While you could take a ridiculously fast car up here and blitz through the course (sorry, I meant road!), and I have done it before in a C63 AMG and M6, I had more fun in the MX-5. Those high power cars were too hectic. Blink and you were already at the summit. The Miata let me take my time and enjoy things.
Whereas in the RF you could take your time hitting the apex, finding the limits of the car, and mastering the joyous slick and short gearbox. While it’s not an official race track and still a road it’s best not think too much about setting record times or hitting max speed but simply enjoying driving.
You won’t be alone on this road too. Some locals do use it as part of their commute so you’ll see random kei-cars and minivans driving up and down the Turnpike. Enthusiastic drivers from neighboring prefectures take their cars here for a casual weekend drive too.
Even with a typhoon warning there were still a few people tackling the Turnpike. From completely stock to heavily tuned, there’s never a dull mix of cars out there. You’ll see most at the top of parked at the Sky Lounge. That’s where people rest for some food or coffee.
The great thing about the other drivers on this road is they’re there for the same exact reason you are. So when a couple of Porsches filled the rearview mirror of the MX-5 it was only polite to engage in a bit of playful cat and mouse. They probably took pity on me and held back as they never tried to overtake me once.
After a couple of hours of driving up and down the Turnpike and with the weather not looking to improve anytime soon, I went off to my final destination that day. Before that I got curious and wanted to explore some of the neighboring touge roads that split off from the Turnpike.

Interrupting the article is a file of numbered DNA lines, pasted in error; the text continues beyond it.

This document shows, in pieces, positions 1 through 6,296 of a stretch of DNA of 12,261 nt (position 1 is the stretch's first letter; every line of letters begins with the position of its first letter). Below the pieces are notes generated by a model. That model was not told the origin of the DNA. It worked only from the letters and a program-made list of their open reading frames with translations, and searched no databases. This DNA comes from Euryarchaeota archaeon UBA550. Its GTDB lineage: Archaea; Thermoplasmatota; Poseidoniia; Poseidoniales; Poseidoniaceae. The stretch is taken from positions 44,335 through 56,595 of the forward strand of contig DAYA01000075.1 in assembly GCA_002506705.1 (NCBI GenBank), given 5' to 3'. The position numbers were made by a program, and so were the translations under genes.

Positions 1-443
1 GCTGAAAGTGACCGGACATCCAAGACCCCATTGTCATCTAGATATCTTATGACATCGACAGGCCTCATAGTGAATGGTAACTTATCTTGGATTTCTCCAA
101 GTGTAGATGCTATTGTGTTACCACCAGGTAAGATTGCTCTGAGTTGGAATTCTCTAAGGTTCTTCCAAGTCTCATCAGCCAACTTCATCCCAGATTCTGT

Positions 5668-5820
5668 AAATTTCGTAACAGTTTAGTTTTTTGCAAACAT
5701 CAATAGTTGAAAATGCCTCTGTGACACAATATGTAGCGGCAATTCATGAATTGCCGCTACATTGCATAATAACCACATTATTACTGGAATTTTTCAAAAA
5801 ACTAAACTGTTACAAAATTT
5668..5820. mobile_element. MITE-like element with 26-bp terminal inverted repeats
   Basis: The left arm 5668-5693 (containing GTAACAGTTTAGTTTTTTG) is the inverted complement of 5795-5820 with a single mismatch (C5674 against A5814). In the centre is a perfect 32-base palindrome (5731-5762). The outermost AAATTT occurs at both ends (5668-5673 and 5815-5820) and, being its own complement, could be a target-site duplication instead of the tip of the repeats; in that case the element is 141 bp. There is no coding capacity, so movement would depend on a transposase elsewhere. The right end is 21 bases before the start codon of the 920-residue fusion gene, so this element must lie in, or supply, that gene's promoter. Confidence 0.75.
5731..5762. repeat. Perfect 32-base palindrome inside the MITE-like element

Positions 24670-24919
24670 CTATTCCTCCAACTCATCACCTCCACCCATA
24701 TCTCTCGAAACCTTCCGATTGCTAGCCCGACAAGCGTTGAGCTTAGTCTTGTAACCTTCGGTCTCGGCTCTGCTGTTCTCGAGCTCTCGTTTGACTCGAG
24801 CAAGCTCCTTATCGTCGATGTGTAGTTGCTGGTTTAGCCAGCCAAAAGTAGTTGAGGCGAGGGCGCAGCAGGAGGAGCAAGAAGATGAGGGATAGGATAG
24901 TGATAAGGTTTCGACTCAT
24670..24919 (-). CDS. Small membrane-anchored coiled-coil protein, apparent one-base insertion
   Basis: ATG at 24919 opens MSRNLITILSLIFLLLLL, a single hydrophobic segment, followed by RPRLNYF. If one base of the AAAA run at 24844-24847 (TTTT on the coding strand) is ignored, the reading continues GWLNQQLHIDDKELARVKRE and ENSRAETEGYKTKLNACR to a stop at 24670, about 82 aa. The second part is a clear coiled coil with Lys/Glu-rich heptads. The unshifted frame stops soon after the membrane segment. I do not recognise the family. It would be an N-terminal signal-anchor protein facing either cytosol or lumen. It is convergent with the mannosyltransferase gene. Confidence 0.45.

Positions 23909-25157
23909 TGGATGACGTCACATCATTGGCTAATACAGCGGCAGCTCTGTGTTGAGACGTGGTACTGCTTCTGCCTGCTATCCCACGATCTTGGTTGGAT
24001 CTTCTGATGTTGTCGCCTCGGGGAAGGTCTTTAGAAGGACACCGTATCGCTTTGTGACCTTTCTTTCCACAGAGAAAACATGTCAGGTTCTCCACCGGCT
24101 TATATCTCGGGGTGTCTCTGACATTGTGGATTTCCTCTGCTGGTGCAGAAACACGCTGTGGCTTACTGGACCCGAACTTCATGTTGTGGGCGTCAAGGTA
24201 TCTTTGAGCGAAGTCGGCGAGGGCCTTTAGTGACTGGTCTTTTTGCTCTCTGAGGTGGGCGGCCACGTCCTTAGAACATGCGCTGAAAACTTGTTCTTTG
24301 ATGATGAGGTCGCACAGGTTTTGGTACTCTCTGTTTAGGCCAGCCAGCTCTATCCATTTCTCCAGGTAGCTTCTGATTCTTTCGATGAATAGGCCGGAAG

You could literally spend an entire day around this part of Japan and keep finding extraordinary driving roads. I had my final destination of the day set to Fuji Speedway for a pretty special event and the Mazda’s sat nav took me on even more challenging twisty roads.
Going right at the T-junction by the Sky Lounge, we went down towards the Hakone Skyline. Another toll road but a more reasonable ¥360($3.20) fee, it was even more misty and wetter than the Turnpike. It was also a lot more empty but with tight sections and random elevations it was still pretty fun. There was a random shrine by the side of the road I couldn’t resist getting photo op with too. There was also a bit where the road ‘sang’ to you. It was incredible.
Immediately after the Hakone Skyline it joined on to another touge that was so fun and challenging it didn’t even have a name—it simply went by Route 401. Now this was the sort of place where you could hide a body and no one would find it but it looked intriguing from the sat nav map. If the Turnpike was level 1, the mysterious Route 401 was level 5.
A jagged zigzag of a road that went from the clouds in the sky to piercing through forests. For the most part of the drive it was empty. Who’d be out here on a Sunday during a typhoon? Crazy Jalopnik writers in Miatas, that’s who.
By this point I reached the limits of the MX-5's grip. The back managed to get out ever so slightly but with sheer luck and a testament to the car’s balance, I didn’t end up at the bottom of the touge prematurely.
If you’re visiting Japan and want to get out of the city, visiting the Mazda Turnpike and neighboring roads is a must. While you’re here you might as well check out Fuji Speedway too.
If you feel like your rental car isn’t quite up to par for the road I suggest checking out Fun2Drive. I’ve never used their services myself but might just have to one day.